Among the DNA-damage induced miRNAs, miR-34a exhibited the largest magnitude of upregulation. Although there are two additional human miR-34 homologues (miR-34b and miR-34c), these miRNAs were not detected by microarray analyses suggesting that they are not expressed in this cell line. In order to determine whether miR-34a is a direct transcriptional target of p53, we first elucidated the complete structure of the miR-34a primary transcript (pri-miR-34a). This miRNA is contained within the second exon of a spliced expressed sequence tag (EST) (DB286351; Supplemental Figure 1). Rapid amplification of cDNA ends (RACE) was used to define the complete 5′ and 3′ ends of this transcript. To facilitate these efforts, pri-miRNAs were stabilized by small interfering RNA (siRNA)-mediated inhibition of Drosha, the endonuclease which performs the first step in miRNA processing (Lee et al., 2003b). These experiments revealed that the 5′ end of the miR-34a pri-miRNA is heterogeneous, with all transcripts initiating in an approximately 100 base-pair (bp) region in the vicinity of the 5′ end of the DB286351 EST (Supplemental Figure 1). Although this region is within a large (>1.5 kb) CpG island, no sequences resembling a consensus TATA box (TATAAA) or initiator element (YYANTY) were present near the putative transcription start sites. 3′ RACE demonstrated that all transcripts terminate at a single position 360 bp downstream of the 3′ end of DB286351. A polyadenylation consensus site is present 22 bp upstream of this nucleotide. We also confirmed efficient splicing of the approximately 30 kb intron separating exons 1 and 2 and a lack of any intervening exons by performing reverse-transcriptase PCR (RT-PCR) with primers near the 5′ and 3′ ends of the pri-miRNA (data not shown).
We next investigated whether the miR-34a pri-miRNA is directly regulated by p53. While the region upstream of the pri-miRNA is not highly conserved between human and mouse or human and rat, a highly conserved perfect consensus p53 binding site is located just downstream of the transcription start site (Figure 1B). To test for transcriptional activity, a series of genomic fragments were cloned into a promoterless luciferase reporter plasmid (Figure 1C). Because several potential out-of-frame translation initiation codons are present between the transcription start site and the luciferase open reading frame in these reporter vectors, we also cloned an internal ribosome entry site (IRES) downstream of the putative promoter fragments. Reporter activity was then tested in HCT116 p53WT and p53-/- cells. The longest construct extended from 1.4 kb upstream to 578 bp downstream of the most 5′ transcription start site and included the putative p53 binding site (Figure 1C, P1). This fragment yielded robust p53-dependent transcriptional activity. This activity was comparable to that observed when a similar reporter vector containing the SV40 viral promoter was transfected into this cell line (data not shown). The activity of this promoter is not limited to HCT116 cells as shown by transfection experiments in HEK293T cells (Supplemental Figure 2). Removal of the p53 binding site by truncation or mutation abolished transcriptional activity (Figure 1C, P3, P6, and P1mut). Remarkably, a 307 bp fragment containing the p53 binding site located downstream of the transcription start site (Figure 1C, P5) was sufficient for full promoter activity.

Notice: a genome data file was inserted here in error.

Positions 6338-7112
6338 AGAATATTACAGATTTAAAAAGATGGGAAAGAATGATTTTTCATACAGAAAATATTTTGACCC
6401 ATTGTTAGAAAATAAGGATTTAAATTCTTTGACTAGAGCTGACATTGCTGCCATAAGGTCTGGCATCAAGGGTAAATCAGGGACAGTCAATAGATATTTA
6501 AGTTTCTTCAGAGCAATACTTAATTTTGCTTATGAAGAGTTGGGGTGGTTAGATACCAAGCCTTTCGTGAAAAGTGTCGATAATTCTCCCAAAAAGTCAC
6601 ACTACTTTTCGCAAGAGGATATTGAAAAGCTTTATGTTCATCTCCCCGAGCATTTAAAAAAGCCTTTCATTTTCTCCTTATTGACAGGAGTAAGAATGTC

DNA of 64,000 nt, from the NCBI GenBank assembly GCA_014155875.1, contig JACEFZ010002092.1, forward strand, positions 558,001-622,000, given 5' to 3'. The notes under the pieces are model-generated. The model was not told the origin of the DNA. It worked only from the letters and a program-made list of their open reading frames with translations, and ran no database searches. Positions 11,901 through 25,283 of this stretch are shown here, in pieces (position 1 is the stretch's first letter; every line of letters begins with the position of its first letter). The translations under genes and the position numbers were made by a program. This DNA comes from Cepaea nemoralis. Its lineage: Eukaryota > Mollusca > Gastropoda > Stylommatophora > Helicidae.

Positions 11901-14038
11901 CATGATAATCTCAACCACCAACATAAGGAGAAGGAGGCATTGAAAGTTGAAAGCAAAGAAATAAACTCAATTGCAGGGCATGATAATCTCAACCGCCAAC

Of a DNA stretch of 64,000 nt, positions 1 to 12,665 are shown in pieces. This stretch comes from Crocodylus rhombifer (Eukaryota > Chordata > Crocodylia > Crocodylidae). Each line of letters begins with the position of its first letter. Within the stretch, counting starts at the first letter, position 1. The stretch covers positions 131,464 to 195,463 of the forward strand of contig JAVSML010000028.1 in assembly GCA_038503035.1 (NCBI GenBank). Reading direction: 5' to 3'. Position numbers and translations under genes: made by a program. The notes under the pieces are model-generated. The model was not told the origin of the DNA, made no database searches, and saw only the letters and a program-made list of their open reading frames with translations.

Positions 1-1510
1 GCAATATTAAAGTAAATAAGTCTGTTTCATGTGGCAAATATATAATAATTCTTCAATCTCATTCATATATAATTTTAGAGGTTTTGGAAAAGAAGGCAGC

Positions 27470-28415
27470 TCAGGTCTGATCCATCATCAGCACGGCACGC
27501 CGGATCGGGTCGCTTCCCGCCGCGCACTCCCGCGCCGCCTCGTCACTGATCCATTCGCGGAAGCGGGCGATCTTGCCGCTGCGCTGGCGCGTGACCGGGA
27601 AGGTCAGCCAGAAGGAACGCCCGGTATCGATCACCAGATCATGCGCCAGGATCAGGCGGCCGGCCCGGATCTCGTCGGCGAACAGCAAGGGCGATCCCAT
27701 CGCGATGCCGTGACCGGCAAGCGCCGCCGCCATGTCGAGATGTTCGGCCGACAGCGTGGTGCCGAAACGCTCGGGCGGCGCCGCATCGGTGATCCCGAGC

To test whether genotoxic stress induces transcriptional activity of the miR-34a promoter, reporter constructs were transfected into HCT116 p53WT and p53-/- cells in the presence or absence of adriamycin. Precisely mirroring the expression of endogenous miR-34a, luciferase activity produced from the P1 and P5 reporters was induced by DNA damage in a p53-dependent manner (Figure 1D). As expected, mutation of the p53 binding site abolished this response. Providing further evidence that p53 directly regulates this miRNA, a previously published analysis of genome-wide binding sites for p53 using chromatin immunoprecipitation revealed that this protein directly binds to the genomic region defined here as the miR-34a promoter (Wei et al., 2006). This earlier study did not associate this binding site with regulation of miR-34a, likely because the miRNA is located more than 30 kb away. Taken together with the data provided here, these findings provide compelling evidence that miR-34a is a direct transcriptional target of p53.
In order to investigate the phenotypic consequences of miR-34a expression, we transiently transfected this miRNA into HCT116 p53WT and p53-/- cells and measured apoptotic cell death by flow cytometric measurement of DNA content (Figure 2A) and Annexin V staining (Figure 2B). Cells transfected with control oligonucleotide exhibited low levels of apoptosis [p53WT, 6.6 ± 3.4% apoptotic cells; p53-/-, 4.1 ± 1.6% apoptotic cells (means and standard deviations from 3 independent experiments reported)]. In contrast, transfection of p53WT cells with synthetic miR-34a potently induced apoptotic cell death (24.2 ± 3.8% apoptotic cells). Interestingly, apoptosis was substantially decreased but not completely abolished following transfection of miR-34a into p53-/- cells (9.3 ± 2.5% apoptotic cells), suggesting both p53-dependent and p53-independent mechanisms of miR-34a-induced cell death. These data suggest that miR-34a participates in the apoptotic program triggered by p53 activation.